Latest Podcasts 🎧

Latest Podcasts 🎧

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Latest Podcasts 🎧
  • 🎧 Nature's Lessons in Happiness with Charlie Corbett

    How can nature help us deal with grief? In today's day and age, it can feel like we're detactched from the natural world around us - but how do we find the way, and time, to reconnect with it?

    This week Jimmy is joined by Charlie Corbett to talk about his book '12 Birds to Save Your Life'. After...

  • 🎧 Homer

    The Iliad and the Odyssey are two of the world’s most famous poems. But who was their author, Homer, and how have his name and poems survived so long, preserved for almost 3 millennia?

    In this episode of The Ancients, Tristan is joined once again by author, classicist, and cultural critic, Daisy...

  • 🎧 Anne Boleyn: Dispelling The Myths

    There are so many myths about Anne Boleyn - among them that she had six fingers, that she was a murderess, even that she was Henry VIII's own daughter. In this episode of Not Just the Tudors, released on 19 May to mark the anniversary of the day of Anne Boleyn's execution in 1536, Professor Suzan...

  • 🎧 Aeroplanes

    On 17 December 1903 the Wright Brothers successful completed the first manned, controlled and sustained flight in human history.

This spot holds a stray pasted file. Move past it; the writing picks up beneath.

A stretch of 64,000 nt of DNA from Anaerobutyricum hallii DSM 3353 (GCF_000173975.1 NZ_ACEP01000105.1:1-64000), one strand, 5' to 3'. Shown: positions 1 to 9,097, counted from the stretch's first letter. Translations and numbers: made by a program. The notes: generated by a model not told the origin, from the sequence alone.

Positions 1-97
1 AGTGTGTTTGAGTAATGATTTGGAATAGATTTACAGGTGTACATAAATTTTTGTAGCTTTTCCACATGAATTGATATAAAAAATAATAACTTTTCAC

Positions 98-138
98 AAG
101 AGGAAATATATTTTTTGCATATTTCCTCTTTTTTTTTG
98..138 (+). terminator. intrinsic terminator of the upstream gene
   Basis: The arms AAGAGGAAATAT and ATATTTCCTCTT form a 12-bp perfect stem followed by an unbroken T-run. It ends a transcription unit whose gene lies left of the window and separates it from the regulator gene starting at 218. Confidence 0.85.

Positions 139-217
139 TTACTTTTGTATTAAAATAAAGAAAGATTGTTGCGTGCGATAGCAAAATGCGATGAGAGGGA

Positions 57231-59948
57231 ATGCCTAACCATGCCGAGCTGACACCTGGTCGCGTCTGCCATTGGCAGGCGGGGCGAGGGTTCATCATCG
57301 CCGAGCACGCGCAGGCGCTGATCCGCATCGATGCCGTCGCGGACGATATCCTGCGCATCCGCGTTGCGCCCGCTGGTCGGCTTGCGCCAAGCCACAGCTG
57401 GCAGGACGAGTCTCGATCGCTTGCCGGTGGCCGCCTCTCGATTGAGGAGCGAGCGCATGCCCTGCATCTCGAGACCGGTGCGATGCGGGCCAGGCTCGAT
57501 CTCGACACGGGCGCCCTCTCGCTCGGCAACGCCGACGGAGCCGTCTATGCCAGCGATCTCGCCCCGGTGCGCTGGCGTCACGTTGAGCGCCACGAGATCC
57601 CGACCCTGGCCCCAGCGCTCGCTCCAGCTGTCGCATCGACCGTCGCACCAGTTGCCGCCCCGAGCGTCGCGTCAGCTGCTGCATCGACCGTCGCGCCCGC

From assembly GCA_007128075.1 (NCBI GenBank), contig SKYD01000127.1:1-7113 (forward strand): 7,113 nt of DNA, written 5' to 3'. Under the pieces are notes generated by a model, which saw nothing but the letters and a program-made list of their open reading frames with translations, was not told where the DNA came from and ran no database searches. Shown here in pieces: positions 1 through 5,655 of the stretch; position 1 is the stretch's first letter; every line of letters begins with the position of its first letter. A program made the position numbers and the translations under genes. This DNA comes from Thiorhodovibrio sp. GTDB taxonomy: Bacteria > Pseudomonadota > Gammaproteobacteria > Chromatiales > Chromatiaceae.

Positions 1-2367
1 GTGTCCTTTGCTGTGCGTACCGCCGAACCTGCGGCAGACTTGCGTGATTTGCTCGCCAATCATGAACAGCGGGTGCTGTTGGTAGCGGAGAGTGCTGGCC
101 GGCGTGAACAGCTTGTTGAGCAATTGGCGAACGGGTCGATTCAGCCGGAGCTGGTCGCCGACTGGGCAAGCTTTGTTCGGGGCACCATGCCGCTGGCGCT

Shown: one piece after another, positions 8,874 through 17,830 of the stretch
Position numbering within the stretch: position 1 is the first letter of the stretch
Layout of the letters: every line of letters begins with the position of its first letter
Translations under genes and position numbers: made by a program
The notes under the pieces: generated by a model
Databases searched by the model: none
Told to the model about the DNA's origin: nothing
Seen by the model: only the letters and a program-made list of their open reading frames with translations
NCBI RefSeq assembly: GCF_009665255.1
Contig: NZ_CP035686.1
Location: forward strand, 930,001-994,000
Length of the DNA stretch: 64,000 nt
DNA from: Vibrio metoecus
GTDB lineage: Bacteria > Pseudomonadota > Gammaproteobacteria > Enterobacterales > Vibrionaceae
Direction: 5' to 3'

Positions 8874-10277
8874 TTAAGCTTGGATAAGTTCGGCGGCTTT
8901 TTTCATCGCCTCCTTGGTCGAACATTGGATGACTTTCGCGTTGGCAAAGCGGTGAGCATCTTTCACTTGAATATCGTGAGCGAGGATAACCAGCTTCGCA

They made it 'just' 120 feet in that first attempt. From there, aeroplane technology took off at a pace. Only 16 years later came the first non-stop transatlantic flig...

  • 🎧 Falklands40: The Loss of HMS Ardent

    Please note that this episode contains frank discussions of conflict, mental health and suicide.

    Admiral Lord West is the former First Sea Lord and Chief of the Naval Staff. In 1982, West commanded the frigate HMS Ardent which was deployed to the South Atlantic for the Falklands War. During the ...

  • 🎧The White Ship: The Wrecking of Henry I’s Dynastic Dream

    Connect with other history fans and join the Book Club! The June/July read will be The White Ship: Conquest, Anarchy and the Wrecking of Henry I’s Dream by Charles Spencer: https://shop.historyhit.com/product/book-club/

    During the night of the 25 November in 1120, a routine crossing of the Engli...

  • 🎧 Royal Sex

    Why did kings and queens have spectators on their wedding night? Was sex always just for the love of their country and the want of an heir, or were some of them into different kinks?

    And what about outside marriage? From an official mistress who does not have sex with the king, to one who put la...

  • 🎧 Anglo-Saxon Royals: Unexpected Veggies?

    Early medieval royals ate mostly meat, right? Wrong! A new study that’s made headlines around the world has shown that medieval kings were largely vegetarian! To help shed light on this exciting new discovery, today Cat is joined by Dr Sam Leggett of the University of Edinburgh, a bio-archaeologi...